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THE DAILY MACRO BRIEF: Customs duties, Trade talks, ACEUM, Brexit...

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05/22/2019 | 08:13am EDT

Trade tensions are affecting global growth, worrying US industries and leading to relocation. The free trade agreement between the United States, Mexico and Canada is on standby. Theresa May made compromises to get a majority in the British Parliament.

Trade war and customs duties. Donald Trump's decision to raise tariffs on $200 billion worth of products imported from China by 10 to 25% is a concern for both American companies and shoe manufacturers. Adidas, Nike, Puma and 180 other industry players sent a letter to the president calling on him to lift additional tariffs, which they consider "catastrophic for American consumers". Indeed, as importers pass on customs tariffs to customers, the Federation of the American Footwear Distributors and Retailers (FDRA) indicates that this surtax would represent an additional cost of $7 billion for their customers. In addition, these mutual duty increases on Chinese and American products lead American companies (three-quarters according to the American Chamber of Commerce in China) present in China to relocate (but not to the United States).

When is the Canada-USA-Mexico Agreement (ACEUM) due? Despite the lifting of tariffs on Canadian and Mexican steel and aluminum, the free trade agreement between Washington, Ottawa and Mexico City is still awaiting ratification in all three countries and faces some obstacles, said Steny Hoyer, leader of the Democratic majority in the House of Representatives, said he would like to get a yes from Democratic elected officials. “But we are not there yet”. Canadian Prime Minister Justin Trudeau says that now the US metals tariffs are gone, he’s looking forward to getting the new trade deal ratified. On May 30, US Vice President Mike Pense will travel to Canada to meet Justin Trudeau and move ACEUM forward as quickly as possible.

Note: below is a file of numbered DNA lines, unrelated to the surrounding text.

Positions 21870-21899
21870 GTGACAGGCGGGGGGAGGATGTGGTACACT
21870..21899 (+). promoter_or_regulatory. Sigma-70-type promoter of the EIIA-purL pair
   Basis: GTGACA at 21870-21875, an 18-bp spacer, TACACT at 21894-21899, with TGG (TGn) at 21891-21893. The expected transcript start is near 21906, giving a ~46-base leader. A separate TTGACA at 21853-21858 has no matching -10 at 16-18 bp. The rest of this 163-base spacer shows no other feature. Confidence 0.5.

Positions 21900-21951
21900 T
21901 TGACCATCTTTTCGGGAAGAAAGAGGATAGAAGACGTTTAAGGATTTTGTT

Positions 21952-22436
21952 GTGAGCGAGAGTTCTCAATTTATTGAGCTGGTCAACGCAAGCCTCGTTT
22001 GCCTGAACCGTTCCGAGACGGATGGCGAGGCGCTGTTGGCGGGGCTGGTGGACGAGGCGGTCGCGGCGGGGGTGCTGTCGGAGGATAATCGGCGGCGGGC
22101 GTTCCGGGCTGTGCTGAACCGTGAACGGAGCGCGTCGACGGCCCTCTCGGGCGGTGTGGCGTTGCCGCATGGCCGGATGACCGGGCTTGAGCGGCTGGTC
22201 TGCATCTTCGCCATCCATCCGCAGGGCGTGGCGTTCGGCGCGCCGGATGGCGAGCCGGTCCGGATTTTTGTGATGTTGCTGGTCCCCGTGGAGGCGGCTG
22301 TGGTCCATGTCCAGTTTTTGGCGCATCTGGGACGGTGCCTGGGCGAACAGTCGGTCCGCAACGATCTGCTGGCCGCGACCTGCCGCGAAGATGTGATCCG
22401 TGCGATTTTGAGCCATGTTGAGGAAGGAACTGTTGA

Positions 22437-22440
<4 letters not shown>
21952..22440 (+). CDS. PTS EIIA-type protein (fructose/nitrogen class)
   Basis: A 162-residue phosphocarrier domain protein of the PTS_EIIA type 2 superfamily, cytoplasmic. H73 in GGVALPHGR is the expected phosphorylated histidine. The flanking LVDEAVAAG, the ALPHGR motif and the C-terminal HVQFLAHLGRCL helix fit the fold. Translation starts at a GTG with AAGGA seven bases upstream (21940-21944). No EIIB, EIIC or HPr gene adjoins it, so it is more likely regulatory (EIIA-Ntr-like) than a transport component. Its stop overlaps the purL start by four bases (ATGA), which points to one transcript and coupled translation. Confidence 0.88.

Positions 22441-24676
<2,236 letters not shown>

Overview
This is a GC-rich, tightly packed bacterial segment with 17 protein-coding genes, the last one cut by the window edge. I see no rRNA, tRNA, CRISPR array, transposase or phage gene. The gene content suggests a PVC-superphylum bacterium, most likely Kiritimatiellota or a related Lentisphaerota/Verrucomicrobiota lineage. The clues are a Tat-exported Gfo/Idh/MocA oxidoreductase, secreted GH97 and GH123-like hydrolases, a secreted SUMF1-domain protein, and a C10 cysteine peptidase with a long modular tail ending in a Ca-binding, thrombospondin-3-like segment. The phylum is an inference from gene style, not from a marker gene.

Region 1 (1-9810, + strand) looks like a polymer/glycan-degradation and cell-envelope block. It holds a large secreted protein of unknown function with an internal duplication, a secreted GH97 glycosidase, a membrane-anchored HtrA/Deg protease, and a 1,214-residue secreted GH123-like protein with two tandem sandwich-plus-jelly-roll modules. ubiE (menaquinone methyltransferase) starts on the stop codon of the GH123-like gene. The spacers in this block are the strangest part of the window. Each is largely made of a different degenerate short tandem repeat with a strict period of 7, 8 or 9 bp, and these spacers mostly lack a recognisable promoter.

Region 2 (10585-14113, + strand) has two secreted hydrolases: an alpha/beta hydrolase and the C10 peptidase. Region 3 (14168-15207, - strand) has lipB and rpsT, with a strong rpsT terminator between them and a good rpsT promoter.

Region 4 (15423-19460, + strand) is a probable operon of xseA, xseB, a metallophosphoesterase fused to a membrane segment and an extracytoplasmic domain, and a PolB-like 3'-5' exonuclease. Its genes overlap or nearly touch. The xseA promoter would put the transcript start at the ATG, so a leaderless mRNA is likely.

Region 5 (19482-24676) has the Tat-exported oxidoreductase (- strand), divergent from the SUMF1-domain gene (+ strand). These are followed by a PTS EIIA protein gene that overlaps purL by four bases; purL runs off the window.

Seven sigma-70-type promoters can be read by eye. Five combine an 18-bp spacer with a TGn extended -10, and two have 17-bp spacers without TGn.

New proposals to break the deadlock on Brexit. Theresa May is considering a second referendum if British MPs approve the Brexit agreement she will present in early June. After three rejections by elected officials, the chances of them voting in favor of the withdrawal agreement are slim, which is why the British Prime Minister has indicated that she has made some compromises to obtain a majority of the votes. Indeed, wishing to rally Labour to her side, after more than a month of fruitless talks, Theresa May sent a letter to Jeremy Corbyn informing him of the concessions she had adopted, such as maintaining a customs union with the EU, and inviting him to support the proposed new withdrawal agreement. "I have demonstrated today that I am willing to make compromises to carry out Brexit on behalf of the British people," she revealed in her letter. For its part, Ireland considers the new Theresa May Agreement "acceptable", said Irish Head of Government Leo Varadkar.

In other news. Beijing is willing to continue trade talks with Washington said the Chinese ambassador to the United States. Today, the Federal Reserve's Monetary Policy Committee (FOMC) will release the minutes of its last meeting. Consumer confidence recovered slightly in the euro area, from -8 to -7. Japan's trade deficit is lower than expected at -110.9 billion yen (compared to -154.3 in March). Yesterday, the OECD once again lowered its prospects for global economic growth, due to escalating trade disputes. The Italian National Institute of Statistics has revised its growth forecasts for 2019 sharply downwards. On day before the first votes in the European elections, tomorrow the British and Belgians will go to the polls to elect the MEPs.

Stocks mentioned in the article
ChangeLast1st jan.
EURO / CANADIAN DOLLAR (EUR/CAD) 0.34% 1.46757 Delayed Quote.-6.59%
LME ALUMINIUM CASH 1.32% 1726 End-of-day quote.-7.10%
US DOLLAR / JAPANESE YEN (USD/JPY) -0.17% 108.35 Delayed Quote.-0.95%

Romain Fournier
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